The First Place Home Ownership Program is available in Edmonton to help people who meet certain income limitations to purchase a first home.
Certain builders participate in the program in various areas of the city, so you cannot select just any home and qualify. These properties usually will consist of townhomes and condominiums.Once you have qualified for a mortgage, you then can apply to the First Place program. You must agree to live in the condominium unit for at least five years.
Calgary – Attainable Homes Calgary
Specifically for Calgary residents, the Attainable Homes Calgary program provides help with finding money for a down payment. In this program, you will have to move into a home in one of the development areas associated with the program (meaning you can’t just pick any home). You’ll then pay a $2,000 down payment, and the program will make up the difference. When you sell the home later, you must give a portion of the proceeds back to the program. Income limitations apply for those who want to use the program.
The Public, Essential, and Key (PEAK) program will give low-income people help with finding the funds for a down payment on a first home. After you’ve qualified for your mortgage, PEAK helps you obtain a second mortgage that provides some money for your down payment up to a maximum 5% of the purchase price on the property.
The first five years of payments on this second mortgage are interest free, which is a great feature. You will need to meet income restrictions to qualify.
Residential Access Modification Program (RAMP)
If you’re purchasing a first home in Alberta, and you need to make renovations to the home to make it safer for someone with a physical disability, you may qualify for the Residential Access Modification Program (RAMP). This program provides a grant of up to $7,500 annually for those Albertans who meet certain income guidelines. The proposed project must be eligible under the program rules and must be a permanent type of construction.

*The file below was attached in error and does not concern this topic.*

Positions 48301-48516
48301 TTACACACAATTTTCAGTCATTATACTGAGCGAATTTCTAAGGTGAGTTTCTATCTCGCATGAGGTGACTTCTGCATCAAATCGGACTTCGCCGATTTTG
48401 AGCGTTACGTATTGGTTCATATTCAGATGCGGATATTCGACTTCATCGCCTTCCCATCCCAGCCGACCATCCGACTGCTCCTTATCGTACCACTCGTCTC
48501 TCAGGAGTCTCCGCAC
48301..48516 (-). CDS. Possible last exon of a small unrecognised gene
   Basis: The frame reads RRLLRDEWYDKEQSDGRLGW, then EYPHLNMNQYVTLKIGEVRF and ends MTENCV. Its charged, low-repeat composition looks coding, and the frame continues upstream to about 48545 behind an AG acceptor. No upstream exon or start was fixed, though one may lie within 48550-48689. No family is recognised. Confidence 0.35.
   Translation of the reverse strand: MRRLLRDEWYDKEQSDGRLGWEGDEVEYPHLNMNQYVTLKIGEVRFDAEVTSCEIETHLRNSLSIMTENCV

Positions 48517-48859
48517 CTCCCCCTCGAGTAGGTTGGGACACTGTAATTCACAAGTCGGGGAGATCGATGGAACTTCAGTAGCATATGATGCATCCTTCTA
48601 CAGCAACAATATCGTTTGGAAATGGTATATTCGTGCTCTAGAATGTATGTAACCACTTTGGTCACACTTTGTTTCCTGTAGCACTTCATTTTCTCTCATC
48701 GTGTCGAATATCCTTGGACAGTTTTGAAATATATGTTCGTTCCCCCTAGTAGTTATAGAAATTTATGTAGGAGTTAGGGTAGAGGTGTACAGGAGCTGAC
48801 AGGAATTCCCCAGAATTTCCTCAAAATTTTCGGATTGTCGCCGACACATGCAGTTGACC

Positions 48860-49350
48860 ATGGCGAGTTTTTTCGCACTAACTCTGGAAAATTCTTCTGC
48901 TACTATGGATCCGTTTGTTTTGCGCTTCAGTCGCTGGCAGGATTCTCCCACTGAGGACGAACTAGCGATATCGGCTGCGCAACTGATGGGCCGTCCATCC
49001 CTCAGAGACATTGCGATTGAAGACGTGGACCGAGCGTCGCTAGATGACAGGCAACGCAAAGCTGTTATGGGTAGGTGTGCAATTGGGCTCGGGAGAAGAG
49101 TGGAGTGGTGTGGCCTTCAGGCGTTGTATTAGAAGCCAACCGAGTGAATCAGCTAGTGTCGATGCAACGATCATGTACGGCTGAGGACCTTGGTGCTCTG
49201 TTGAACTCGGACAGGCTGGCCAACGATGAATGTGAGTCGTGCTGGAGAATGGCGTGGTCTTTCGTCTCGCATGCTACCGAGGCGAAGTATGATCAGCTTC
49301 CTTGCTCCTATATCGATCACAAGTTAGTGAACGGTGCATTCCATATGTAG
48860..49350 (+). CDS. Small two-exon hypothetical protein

Energy Efficiency Programs (Federal & Provincial)
Several programs are available to first-time home buyers in Alberta who want to do some renovations on the home after taking possession to create better energy efficiency. We’ve collected information about some of the programs here.
CHMC Green Home
You can receive a refund of as much as 25% of your home mortgage insurance premium when remodeling an existing home to install energy efficiency features.
You’ll need to apply for the CHMC Green Home program, and you may need to allow an inspection of the home’s energy efficient features before and after the remodeling work. Genworth Canada provides a similar program for those who use Genworth insurance premiums.
Energy Efficiency Alberta Home Improvement Rebate Program
When you perform renovations to your home that result in energy savings, such as by installing insulation, new windows, a tankless water heater, or a drain water heat recovery system, you may receive some of what you spent on the work in the form of a rebate.
Specific qualification information is available at the Energy Efficiency Alberta web site. Rebate amounts depend on the amount of energy savings you receive, but they can range from a couple hundred dollars to several thousand dollars for large renovation jobs.
Energy Efficiency Alberta Appliance Rebate Program
When you replace an old appliance with an energy efficient appliance, such as a new refrigerator, a smart thermostat, or an efficient washing machine, you may be able to qualify for additional rebates of up to $75 for one appliance or $150 for two appliances.
Energy Efficiency Alberta Solar Power Program
If you’re buying or building a first home, and you’d like to add solar panels to the building, you may be eligible for rebates for part of the money you spend on the installation.
Qualification rules and rebate amounts vary significantly for this solar energy program, so visit the link for more details.
Energy Efficiency Programs (Municipal)
A few energy efficiency programs and grants in Alberta are available to residents of certain cities, as we’ve outlined here. If you plan to do some quick renovations after your first home purchase, these programs can help with some of the costs.
The town of Banff offers rebates to first-time homeowners (and other homeowners) who purchase energy efficient appliances and devices that reduce water usage. The rebates range from $25 to a few hundred dollars, depending on the project.